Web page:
One Communication Tool You Should Add to Your Toolkit

                Want to provide better feedback, introduce people, or master small talk? Try this technique.

                How many different communication actions do you engage in during a typical 15-minute stretch?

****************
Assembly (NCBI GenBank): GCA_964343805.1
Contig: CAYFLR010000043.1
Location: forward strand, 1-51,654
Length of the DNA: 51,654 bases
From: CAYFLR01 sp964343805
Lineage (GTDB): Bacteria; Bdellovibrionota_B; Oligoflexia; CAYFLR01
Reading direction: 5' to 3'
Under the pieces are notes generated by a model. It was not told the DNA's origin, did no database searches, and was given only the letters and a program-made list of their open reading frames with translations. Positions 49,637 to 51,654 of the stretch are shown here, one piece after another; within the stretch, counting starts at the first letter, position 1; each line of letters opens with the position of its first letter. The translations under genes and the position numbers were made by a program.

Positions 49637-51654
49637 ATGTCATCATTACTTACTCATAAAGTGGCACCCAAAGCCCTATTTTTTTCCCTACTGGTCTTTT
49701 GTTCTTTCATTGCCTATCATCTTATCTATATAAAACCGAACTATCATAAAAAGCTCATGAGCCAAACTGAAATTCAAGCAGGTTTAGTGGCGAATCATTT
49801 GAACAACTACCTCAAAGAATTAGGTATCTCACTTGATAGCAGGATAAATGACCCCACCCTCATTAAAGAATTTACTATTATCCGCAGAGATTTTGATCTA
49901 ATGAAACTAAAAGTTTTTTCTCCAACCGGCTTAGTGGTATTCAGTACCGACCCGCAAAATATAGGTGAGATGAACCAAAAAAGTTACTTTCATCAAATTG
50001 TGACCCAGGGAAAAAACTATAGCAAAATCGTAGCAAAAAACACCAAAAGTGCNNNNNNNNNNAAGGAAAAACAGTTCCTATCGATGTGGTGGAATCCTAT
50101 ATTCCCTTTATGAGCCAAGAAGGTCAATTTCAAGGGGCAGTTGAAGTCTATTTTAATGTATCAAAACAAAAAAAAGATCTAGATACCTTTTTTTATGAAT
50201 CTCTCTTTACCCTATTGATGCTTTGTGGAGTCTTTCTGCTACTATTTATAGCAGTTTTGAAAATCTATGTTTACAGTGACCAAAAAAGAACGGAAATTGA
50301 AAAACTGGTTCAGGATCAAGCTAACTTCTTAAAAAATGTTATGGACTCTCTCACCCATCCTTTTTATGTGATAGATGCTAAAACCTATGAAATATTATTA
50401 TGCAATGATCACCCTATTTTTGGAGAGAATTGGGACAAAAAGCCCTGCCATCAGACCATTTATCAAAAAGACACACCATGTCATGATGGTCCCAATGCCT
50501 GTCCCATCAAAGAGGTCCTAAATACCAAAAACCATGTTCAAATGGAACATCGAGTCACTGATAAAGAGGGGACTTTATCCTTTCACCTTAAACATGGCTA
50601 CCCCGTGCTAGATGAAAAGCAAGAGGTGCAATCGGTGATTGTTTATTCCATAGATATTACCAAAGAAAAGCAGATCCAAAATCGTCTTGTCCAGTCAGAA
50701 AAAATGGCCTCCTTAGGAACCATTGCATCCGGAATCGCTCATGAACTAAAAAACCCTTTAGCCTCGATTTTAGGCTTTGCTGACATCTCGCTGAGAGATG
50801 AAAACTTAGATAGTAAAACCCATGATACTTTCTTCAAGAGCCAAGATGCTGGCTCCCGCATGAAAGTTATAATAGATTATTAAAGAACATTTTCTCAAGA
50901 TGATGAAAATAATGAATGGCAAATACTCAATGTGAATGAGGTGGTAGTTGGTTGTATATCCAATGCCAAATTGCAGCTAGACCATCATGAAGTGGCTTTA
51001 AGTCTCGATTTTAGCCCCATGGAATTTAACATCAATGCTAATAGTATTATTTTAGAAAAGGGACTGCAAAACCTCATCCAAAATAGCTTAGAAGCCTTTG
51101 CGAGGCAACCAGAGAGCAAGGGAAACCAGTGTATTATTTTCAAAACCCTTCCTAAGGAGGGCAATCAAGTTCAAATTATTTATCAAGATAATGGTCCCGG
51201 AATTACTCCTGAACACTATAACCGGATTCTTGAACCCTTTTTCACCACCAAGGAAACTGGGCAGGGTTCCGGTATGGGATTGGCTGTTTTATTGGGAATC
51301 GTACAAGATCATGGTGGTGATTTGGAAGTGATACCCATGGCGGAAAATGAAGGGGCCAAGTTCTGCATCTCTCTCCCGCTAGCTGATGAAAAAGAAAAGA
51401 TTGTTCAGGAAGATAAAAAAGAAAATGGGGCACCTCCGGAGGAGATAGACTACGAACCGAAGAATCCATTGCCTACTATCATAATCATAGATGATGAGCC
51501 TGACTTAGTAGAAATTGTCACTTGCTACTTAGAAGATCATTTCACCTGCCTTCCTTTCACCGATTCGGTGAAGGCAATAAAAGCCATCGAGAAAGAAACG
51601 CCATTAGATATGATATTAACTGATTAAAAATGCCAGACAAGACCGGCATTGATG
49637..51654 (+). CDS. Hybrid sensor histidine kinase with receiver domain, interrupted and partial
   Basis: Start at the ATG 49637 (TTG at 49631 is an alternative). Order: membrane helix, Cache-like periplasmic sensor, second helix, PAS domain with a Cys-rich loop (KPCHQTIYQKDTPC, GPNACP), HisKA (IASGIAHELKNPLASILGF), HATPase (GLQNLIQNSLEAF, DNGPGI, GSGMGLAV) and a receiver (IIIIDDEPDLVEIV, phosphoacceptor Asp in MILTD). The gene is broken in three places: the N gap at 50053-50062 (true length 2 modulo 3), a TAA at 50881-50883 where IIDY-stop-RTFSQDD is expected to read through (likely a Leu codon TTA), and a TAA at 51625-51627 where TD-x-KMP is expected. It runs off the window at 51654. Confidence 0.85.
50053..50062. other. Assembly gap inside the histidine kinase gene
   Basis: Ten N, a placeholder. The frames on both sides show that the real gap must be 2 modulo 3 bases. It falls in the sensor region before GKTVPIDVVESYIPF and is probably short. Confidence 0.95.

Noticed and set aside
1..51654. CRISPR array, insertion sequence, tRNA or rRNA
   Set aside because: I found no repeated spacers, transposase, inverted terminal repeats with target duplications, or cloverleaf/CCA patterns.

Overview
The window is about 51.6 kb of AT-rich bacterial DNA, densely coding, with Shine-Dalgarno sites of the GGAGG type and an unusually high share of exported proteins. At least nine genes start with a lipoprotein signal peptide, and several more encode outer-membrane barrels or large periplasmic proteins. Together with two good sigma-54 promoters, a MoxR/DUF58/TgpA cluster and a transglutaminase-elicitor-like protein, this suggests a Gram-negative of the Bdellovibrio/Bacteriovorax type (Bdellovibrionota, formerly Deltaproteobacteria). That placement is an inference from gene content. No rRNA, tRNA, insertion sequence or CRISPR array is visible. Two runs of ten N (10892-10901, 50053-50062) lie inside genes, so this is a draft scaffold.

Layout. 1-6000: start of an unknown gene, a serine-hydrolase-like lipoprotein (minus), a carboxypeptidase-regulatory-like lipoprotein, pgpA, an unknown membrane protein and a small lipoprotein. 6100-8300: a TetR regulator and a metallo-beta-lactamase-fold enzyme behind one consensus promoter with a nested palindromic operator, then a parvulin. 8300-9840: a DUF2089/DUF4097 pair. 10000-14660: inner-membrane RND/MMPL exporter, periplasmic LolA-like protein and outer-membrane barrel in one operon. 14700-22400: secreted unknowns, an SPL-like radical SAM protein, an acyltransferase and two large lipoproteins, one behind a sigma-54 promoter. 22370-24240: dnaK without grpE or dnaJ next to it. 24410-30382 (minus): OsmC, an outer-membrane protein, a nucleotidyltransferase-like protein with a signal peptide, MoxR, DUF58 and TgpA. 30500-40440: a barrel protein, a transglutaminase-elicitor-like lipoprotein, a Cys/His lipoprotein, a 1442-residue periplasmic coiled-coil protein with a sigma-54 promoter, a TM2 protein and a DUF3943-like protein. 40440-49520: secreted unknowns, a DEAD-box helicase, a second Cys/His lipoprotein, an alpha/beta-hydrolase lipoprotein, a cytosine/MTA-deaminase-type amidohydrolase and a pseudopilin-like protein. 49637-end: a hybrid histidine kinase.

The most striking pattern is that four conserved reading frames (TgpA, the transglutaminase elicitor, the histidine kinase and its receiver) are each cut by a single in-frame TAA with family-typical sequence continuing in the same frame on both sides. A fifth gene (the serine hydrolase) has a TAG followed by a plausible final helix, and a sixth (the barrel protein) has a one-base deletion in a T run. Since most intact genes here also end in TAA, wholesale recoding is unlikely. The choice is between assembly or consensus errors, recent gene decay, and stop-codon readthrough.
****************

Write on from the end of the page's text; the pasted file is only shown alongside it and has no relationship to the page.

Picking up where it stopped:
I asked my students and consulting clients in an informal poll, and the results surprised me. My “subjects” were engaging in up to five different types of communication actions in this short time period — and I wasn’t even counting texts or emails. From answering questions to initiating small talk, from introducing people to each other to providing feedback, we all find ourselves needing to adeptly manage different types of communication. This nimbleness, when paired with social expectations of appropriateness and efficiency in our communication, can be quite daunting to even the most experienced. The key to managing these different types of communication is to leverage structures. Communication structures serve as scaffolding for our messages. They allow us easy starting points, transitions, and clear endings. They help us to be concise and relevant. Finally, research evidence exists that structured information is more easily processed and remembered by our audiences. While many structures exist, I have found one structure reigns supreme in applicability and simplicity: The “What? So what? Now what?” structure must be part of your communication toolkit. This structure is logical and clear. Let me break it down: